While serving as the Director of Mental Training for the St. Louis Cardinals, Dr. Jason Selk helped the team win their first World Series in over 20 years, and in 2011 he assisted the Cardinals in the historic feat of winning their second World Championship in a six year period. Considered to be one of the nation’s premier performance coaches, Dr. Selk helps numerous well-known professional and Olympic athletes as well as Fortune 500 and Fortune 100 executives and organizations develop the mental toughness necessary for high-level success. In this recent column for Inc.com, Dr. Selk examines the unfortunate reality about the workplace–that too many people under-perform their capabilities–and they have all kinds of excuses to explain why:
The unfortunate reality about the workplace today is that many people under-perform their capabilities. If you took a survey, you’d hear a lot of reasons and explanations for this.
We don’t have enough staff. I’m too tired. The work is too difficult. I’m being unfairly treated. This job doesn’t use all of my skills. They don’t appreciate me. They’re taking advantage of me. I’m bored. If only I got the same break he got, or she got.
Some of those “reasons” for under-performance are particularly dangerous because they carry the veneer of what I call “the viable excuse.” The viable excuse is a piece of information that comes disguised something reasonable and understandable–which makes it extremely easy to give in to it and accept it as your “normal.”
I was meeting with a potential client in my office in St. Louis, and we were scheduled to wrap up at 4:45. That morning, I had told my wife I would be able to pick something up for her on my way home, so we’d have it for a family get-together at 6. The meeting was extremely productive, and we ended up talking longer than I had planned– and the potential client became a real, long-term client. Unfortunately, it also meant I was late getting home, and I couldn’t make the stop my wife needed.
Walking in the door, it would have been simple to use my viable excuse–that I was delayed because I was closing the deal with an important client. It was true, and it was reasonable. And it was familiar. I can’t tell you how many times I’ve heard clients say, “I’m not making any excuses, but let me tell you why I couldn’t get that done…” And the reason could be an injury, or a family emergency, or any number of other issues that pop up in real life.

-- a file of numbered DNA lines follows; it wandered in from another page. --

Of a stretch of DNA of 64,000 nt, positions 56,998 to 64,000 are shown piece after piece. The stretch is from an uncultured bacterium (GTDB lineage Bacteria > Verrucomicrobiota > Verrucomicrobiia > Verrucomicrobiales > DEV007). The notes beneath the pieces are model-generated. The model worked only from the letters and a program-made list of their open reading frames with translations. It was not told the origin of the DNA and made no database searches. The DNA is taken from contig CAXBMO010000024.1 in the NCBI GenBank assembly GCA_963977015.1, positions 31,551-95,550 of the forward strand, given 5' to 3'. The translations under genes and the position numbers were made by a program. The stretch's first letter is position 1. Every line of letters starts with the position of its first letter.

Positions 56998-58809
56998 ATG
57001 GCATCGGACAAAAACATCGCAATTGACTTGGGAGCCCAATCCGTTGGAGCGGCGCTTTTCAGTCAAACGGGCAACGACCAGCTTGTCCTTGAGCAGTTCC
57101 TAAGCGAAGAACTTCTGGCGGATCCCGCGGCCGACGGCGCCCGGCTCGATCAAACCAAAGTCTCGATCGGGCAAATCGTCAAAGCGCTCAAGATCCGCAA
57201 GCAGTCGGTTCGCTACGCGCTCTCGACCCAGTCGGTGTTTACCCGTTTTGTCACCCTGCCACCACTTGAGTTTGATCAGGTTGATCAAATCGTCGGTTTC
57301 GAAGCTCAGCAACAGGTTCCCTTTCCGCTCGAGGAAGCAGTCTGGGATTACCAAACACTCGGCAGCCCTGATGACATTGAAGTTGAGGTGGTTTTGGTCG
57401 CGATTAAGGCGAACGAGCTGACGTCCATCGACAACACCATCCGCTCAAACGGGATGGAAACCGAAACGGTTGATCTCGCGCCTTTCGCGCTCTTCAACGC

But the only right answer is to learn how to be completely accountable for what you do–and don’t do. When you accept that accountability, and are willing to live a no excuses life, you’re creating a powerful internal dynamic.
Instead of being externally motivated by what is happening around you, you’ve become internally motivated. You learn how to believe in yourself and hold yourself to set of standards. You’ll want to be great, and that want will strong enough that it will push you to stay accountable to yourself and to others.
Does that mean you’ll never make a mistake, or fail to keep a commitment? Of course not. We’re all human, and life happens.
When I walked in the door, I said to my wife, “I’m sorry I was late and couldn’t pick up the supplies. No excuses.” Knowing that I didn’t keep up my end of the bargain (and that I made life harder for my wife) was the strong motivator for me to get it right the next time–and it showed my wife that I understood her time deserved as much respect as mine.
Operating this way, with a true “no excuses” mentality, certainly takes some fortitude, and you’ll probably be apologizing more than you’re used to. But just the act of setting the bar higher for yourself will improve your performance, and it will remind you that you’re the one in control of your thoughts, goals and actions.
It’s worth the effort.